Can the use of these non-verbal signatures be imported into the business and HR arena? It can be a risky strategy to attempt to read and rely upon body language signatures without some training and practice. For just as at the poker table, a wrong call could be disastrous. Should individuals then be aware of the power of non-verbal communication and seek to harness this aspect in negotiation? If our desire, as individuals in business or HR, is to produce our optimum performance then we should employ all of the communication and interpersonal skills with which we individually have been gifted. We may well consider investing our time to improve our oral questioning and language skills, but very few individuals seem to give much thought to developing the skill of both reading and transmitting non-verbal clues.
This is surely an oversight where negotiation at a face to face level is concerned – academics tell us that around 65% of a human being’s communication is non-verbal. Whilst we use our mouths and pens to communicate facts and information, we use our bodies to communicate our emotions. In the field of business we are generally dealing with individuals whose emotions are most definitely engaged, and therefore we should have a working ability to read those emotions and respond to them.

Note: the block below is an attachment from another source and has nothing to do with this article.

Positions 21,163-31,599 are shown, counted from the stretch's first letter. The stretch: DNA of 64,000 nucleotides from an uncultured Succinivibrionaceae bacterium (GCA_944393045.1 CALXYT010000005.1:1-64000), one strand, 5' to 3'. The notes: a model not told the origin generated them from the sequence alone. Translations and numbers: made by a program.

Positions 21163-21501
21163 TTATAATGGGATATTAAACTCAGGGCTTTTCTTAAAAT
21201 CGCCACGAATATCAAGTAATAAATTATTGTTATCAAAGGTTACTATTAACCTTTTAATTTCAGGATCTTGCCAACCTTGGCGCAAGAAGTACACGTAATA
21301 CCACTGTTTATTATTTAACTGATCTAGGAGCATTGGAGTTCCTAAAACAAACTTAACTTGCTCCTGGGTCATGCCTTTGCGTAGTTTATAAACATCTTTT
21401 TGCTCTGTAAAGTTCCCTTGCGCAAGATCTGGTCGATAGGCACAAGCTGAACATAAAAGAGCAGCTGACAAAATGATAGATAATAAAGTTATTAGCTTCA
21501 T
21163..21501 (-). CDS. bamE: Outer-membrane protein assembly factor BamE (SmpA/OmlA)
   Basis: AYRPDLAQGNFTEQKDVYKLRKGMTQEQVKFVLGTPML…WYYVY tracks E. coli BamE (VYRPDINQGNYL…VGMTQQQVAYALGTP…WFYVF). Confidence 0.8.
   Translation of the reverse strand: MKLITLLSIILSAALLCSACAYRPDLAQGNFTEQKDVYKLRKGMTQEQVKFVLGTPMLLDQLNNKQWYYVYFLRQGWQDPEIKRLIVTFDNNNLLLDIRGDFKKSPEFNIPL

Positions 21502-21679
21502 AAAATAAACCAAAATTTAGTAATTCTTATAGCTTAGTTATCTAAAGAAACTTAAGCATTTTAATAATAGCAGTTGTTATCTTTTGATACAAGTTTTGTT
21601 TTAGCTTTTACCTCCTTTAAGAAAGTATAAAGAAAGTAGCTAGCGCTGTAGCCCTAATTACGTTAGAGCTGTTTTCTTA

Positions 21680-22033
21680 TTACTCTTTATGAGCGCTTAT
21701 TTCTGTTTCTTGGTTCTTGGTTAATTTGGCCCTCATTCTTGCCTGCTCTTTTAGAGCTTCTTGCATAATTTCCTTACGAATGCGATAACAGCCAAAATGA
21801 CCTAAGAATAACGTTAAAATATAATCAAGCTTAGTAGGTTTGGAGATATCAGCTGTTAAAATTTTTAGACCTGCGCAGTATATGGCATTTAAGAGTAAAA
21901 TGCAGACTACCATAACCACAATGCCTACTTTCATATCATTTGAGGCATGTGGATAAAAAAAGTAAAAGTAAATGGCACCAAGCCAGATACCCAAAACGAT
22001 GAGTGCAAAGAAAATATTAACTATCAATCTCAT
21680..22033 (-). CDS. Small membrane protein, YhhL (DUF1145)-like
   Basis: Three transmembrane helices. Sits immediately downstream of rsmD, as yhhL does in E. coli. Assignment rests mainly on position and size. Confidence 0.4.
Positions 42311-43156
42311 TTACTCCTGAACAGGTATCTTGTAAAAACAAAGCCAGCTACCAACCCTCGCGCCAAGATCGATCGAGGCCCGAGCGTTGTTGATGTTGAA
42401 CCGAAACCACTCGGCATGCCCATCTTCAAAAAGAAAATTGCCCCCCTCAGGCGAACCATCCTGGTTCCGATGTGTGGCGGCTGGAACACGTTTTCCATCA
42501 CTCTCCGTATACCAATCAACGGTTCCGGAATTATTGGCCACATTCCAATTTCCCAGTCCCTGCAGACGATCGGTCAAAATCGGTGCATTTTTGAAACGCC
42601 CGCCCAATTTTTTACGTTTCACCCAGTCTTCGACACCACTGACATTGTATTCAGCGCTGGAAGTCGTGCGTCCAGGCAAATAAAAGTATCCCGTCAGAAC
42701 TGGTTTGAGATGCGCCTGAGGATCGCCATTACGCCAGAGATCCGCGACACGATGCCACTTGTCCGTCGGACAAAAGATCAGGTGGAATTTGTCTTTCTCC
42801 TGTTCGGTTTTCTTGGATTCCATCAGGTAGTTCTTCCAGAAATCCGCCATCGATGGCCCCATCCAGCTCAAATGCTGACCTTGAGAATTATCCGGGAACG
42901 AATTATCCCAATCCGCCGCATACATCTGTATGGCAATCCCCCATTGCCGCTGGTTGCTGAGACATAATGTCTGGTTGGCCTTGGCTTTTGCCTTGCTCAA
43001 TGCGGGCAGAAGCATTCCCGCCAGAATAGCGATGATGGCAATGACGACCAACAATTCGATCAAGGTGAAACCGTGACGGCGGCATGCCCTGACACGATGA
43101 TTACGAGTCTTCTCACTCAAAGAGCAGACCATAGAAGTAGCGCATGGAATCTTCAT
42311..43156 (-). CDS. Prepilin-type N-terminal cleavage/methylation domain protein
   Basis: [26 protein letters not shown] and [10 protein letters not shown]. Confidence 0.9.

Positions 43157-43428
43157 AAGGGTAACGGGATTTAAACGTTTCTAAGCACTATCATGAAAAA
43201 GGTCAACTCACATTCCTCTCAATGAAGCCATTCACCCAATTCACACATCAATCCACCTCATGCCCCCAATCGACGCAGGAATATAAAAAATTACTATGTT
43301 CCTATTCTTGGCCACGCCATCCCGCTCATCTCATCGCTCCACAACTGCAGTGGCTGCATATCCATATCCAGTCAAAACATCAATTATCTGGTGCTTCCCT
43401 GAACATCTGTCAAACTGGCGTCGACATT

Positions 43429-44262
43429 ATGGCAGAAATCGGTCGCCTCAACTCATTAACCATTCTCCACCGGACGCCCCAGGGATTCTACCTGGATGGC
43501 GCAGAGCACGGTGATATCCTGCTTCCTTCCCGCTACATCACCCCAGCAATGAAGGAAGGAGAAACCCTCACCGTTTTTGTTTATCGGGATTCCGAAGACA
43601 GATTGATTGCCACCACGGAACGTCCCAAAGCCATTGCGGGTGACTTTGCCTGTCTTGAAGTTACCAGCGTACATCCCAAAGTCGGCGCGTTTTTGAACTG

Developing those reading skills would be much easier if all our clients were between three and nine years of age – this is rare of course, even if sometimes a negotiation has something of a playground quality about them. Children wear their emotions on their sleeves and are, except perhaps to other children or their doting grandparents, pretty easy to read. Tightly crossed arms, a screwed-up face and a stamped foot quickly clues you into the internal voice of the child, even if their response to the question, “Are you OK” is “Yes”.
A parent’s “sixth sense” is often nothing more than a demonstration of the superior body language reading skills that child carer’s, of necessity, have learned to develop. It becomes less effective in the teenage years as more sophistication develops – and for most people, that is when they stop listening non-verbally. Adults are much more challenging subjects to observe. The older we grow the more we learn how to mask our true feelings, which unconsciously includes the toning-down of our body language as well. Whilst we can try and make our non-verbal communication less obvious, very few people can completely mask it.
HR directors, business people and individuals, might want to learn to look for those more subtle, but tell-tale, signs of stress, hope, agreement, confidence, resistance, and fear in the body language of the clients, and indeed their own clients. Picking up on these signs could allow us to make progress in a situation of stale-mate and could save a negotiation that is about to crash. These skills can allow us to zero-in our questioning, to know when a private meeting or a break is essential, and to see the evident bridges and agreements, even when the other side have yet to verbalise them.